Tom Paine II: The American Crisis

In a previous blog, Thomas Paine 1776, I selected the very famous quotes as: “These are the times that try men’s souls…,” and one from Common Sense.  Here, Paine explains much about the slavishness of the Trumpsters and those who do not oppose them when their nation is in danger, and brings more encouragement to the struggle. But first a bit of Socrates on the point he has in common with Lao Tzu and Jesus about revenge:

Socrates: From Plato’s Crito (49c-d):

Socrates: Then no human being should do injustice in return or do evil, whatever he suffers from others…this seems and will seem so only to a certain few. So there is no common counsel for those who hold this opinion and those who do not; it is necessary that they will have contempt for each other when they see each other’s counsels.

Translated by Thomas G. West (my teacher!)

Tom Paine: The American Crisis:

I once felt all that kind of anger which a man ought to feel against the mean principles that are held by the Tories: a noted one, who kept a tavern at Amboy, was standing at his door with as pretty a child in his hand, about eight or nine years old, as I ever saw, and after speaking his mind as freely as he thought was prudent, finished with this unfatherly expression, “well! give me peace in my day.”** Not a man lives on the continent but fully believes that a separation must some time or other finally take place, and a generous parent should have said, “if there must be trouble, let it be in my day, that my child may have peace,” and this single reflection, well applied, is sufficient to awaken every man to his duty.

…The heart that feels not now is dead; the blood of his children will curse his cowardice who shrinks back at a time when a little might have saved the whole and made them happy. I love the man that can smile in trouble, that can gather strength from distress, and grow brave by reflection. ‘Tis the business of little minds to shrink, but he whose heart is firm and whose conscience approves his conduct will pursue his principles unto death.

…I should suffer the misery of devils were I to make a whore of my soul by swearing allegiance to one whose character is that of a sottish, stupid, stubborn, worthless, brutish man. I conceive likewise a horrid idea in receiving mercy from a being who, at the last day, shall be shrieking to the rocks and mountains to cover him and fleeing with terror from the orphan, the widow, and the slain of America.

   There are persons, too, who see not the full extent of the evil which threatens them; they solace themselves with hopes that the enemy, if he succeed, will be merciful. It is the madness of folly to expect mercy from those who refuse to do justice; and even mercy, where conquest is the object, is only a trick of war;* the cunning of the fox is as murderous as the violence of the wolf, and we ought to guard equally against both.

   I dwell not upon the vapors of imagination; I bring reason to your ears and, in language as plain as A, B, C, hold up the truth to your eyes.

By perseverance and fortitude we have the prospect of a glorious issue; by cowardice and submission, the sad choice of a variety of evils- a ravaged country, a depopulated city, habitations without safety and slavery without hope, our homes turned into barracks and bawdyhouses for the Hessians, and a future race to provide for whose fathers we shall doubt of. Look on this picture and weep over it! and if there yet remains one thoughtless wretch who believes it not, let him suffer it unlamented.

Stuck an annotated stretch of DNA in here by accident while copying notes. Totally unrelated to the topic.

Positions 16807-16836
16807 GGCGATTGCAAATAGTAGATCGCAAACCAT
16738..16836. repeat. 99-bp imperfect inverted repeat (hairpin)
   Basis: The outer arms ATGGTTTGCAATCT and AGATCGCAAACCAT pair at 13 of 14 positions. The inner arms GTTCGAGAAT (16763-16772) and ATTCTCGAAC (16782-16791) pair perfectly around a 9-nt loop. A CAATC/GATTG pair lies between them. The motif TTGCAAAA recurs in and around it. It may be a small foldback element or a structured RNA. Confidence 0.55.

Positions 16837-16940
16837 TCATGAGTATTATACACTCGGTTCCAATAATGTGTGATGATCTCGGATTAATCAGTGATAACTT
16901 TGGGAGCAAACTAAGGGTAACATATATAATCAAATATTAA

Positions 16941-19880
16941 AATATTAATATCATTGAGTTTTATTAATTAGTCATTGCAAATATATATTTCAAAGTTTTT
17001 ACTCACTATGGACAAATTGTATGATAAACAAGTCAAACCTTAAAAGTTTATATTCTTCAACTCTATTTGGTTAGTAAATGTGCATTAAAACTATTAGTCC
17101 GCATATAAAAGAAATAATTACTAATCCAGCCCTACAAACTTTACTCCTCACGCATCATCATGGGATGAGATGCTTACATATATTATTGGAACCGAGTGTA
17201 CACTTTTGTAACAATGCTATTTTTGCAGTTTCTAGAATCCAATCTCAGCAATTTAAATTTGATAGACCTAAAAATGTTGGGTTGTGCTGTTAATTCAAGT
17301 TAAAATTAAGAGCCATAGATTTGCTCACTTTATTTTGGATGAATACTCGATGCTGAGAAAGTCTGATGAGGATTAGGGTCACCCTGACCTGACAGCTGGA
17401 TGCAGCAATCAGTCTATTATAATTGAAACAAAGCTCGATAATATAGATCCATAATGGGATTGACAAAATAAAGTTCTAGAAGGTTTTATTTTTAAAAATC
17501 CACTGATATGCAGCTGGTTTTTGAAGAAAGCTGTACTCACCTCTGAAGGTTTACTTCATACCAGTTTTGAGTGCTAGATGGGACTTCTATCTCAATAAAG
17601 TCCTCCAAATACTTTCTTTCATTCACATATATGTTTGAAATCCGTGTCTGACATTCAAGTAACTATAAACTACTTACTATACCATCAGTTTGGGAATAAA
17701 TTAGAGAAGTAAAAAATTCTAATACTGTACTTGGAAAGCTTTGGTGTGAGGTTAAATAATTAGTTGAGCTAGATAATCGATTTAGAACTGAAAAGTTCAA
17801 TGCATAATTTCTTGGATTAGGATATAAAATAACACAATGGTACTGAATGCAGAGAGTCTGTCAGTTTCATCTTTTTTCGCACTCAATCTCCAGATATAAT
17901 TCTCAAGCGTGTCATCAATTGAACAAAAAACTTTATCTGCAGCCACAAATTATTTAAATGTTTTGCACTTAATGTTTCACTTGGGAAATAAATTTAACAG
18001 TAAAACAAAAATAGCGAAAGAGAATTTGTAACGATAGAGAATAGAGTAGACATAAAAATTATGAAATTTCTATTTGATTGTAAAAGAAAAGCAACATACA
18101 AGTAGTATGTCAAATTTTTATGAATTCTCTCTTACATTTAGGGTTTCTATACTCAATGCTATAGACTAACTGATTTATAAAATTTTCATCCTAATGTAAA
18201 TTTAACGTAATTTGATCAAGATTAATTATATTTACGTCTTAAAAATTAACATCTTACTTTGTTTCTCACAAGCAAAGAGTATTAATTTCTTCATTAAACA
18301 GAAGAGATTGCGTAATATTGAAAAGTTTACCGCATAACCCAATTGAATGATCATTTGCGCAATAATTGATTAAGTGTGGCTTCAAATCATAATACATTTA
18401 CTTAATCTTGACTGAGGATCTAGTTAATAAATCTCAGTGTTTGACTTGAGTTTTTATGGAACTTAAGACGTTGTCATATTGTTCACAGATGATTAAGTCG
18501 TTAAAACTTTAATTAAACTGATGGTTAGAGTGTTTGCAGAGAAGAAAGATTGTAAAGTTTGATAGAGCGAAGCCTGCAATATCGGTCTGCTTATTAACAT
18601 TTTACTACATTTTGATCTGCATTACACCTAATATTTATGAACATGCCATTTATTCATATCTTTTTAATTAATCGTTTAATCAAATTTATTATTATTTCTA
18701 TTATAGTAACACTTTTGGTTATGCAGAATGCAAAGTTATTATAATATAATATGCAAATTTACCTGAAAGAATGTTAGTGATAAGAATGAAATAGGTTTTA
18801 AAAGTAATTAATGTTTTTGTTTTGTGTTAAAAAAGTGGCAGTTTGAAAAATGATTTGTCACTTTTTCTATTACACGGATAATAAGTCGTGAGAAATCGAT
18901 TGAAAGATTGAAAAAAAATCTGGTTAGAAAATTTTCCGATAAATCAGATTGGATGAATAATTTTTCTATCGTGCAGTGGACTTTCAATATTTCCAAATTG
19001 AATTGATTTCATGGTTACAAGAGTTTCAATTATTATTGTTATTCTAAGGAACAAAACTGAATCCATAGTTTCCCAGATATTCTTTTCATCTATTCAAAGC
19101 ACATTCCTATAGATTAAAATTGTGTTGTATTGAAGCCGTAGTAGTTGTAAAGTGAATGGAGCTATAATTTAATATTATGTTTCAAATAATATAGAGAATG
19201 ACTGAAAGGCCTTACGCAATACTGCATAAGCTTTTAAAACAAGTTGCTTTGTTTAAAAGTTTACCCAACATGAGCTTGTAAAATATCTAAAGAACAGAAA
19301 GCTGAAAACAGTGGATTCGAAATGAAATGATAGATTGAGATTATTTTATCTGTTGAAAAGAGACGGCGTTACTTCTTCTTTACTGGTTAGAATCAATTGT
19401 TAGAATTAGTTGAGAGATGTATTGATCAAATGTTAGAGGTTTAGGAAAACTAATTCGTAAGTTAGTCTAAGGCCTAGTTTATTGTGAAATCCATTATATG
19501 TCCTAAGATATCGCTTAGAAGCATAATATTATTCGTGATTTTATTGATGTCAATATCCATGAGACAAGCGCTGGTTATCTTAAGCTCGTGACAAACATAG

*Note: reverse this in the proper way, and see the ground of our argument against torture. If “War is over” when ISIS fighters surrender to us, the 1/2 that do not want to be there may leave, and may help us voluntarily. But torture, and many more Americans captured will be tortured by them, us having failed to show that torture is wrong.

** “Peace in our time” is, shockingly, what Lord Chamberlain said after placating the Nazi invasion of Sudetanland Czech German speaking Austria- as in “Sound of Music.” Then They did not help Poland (if my History is right). But Winston Churchill was right, and when this was demonstrated by further Nazi advances, Churchill was elected Prime Minister.

How Did a Russian Spy Get Elected President of the United States?

Listen up, Canada, and tell the Queen!

Molly Joss Out Loud

Recently on Twitter we received a query from a lovely woman in Canada, let’s call her Betsy to help protect her identity. She asked, understandably, “How in the world did a Russian Spy (Donald Trump) get elected President of the United States?”

I promised Betsy an answer and here it is:

  • Donald Trump was aided and abetted by senior people in the Republican party. These people pushed legitimate, non-Spy candidates out of the way during the Republican primary in order to push Donald Trump forward. In other words, they colluded with a Russian spy against their own party: self before party.
  • Donald Trump was aided and abetted by other traitors who hold United States passports and who have served, or are currently serving, in senior government positions on the federal and state level: greed before loyalty.
  • Donald Trump was aided and abetted by Putin and his henchmen in Russia. They gave him…

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Thomas Paine: 1776

   These are the times that try men’s souls. The summer soldier and the sunshine patriot will, in this crisis, shrink from service of their country, but he that stands it now deserves the love and thanks of men and women. Tyranny, like hell, is not easily conquered; yet we have this consolation with us, that, the harder the conflict, the more glorious the triumph.